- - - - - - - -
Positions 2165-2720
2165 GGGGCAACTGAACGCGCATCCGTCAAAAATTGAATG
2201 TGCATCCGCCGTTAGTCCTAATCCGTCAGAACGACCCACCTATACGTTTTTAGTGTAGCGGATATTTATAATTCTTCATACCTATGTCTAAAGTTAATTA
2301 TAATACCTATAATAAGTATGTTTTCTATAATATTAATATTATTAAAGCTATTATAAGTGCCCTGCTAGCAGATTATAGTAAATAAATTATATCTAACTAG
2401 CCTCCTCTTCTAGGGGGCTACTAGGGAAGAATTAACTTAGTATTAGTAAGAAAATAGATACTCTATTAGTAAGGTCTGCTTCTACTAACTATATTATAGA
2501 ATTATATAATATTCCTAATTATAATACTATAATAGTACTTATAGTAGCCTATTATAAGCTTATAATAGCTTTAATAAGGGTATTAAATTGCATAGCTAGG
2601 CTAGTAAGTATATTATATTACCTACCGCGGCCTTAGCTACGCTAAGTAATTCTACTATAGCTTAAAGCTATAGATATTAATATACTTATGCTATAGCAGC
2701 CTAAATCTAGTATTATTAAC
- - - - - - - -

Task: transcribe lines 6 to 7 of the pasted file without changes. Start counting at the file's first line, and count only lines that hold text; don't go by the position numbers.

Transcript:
2501 ATTATATAATATTCCTAATTATAATACTATAATAGTACTTATAGTAGCCTATTATAAGCTTATAATAGCTTTAATAAGGGTATTAAATTGCATAGCTAGG
2601 CTAGTAAGTATATTATATTACCTACCGCGGCCTTAGCTACGCTAAGTAATTCTACTATAGCTTAAAGCTATAGATATTAATATACTTATGCTATAGCAGC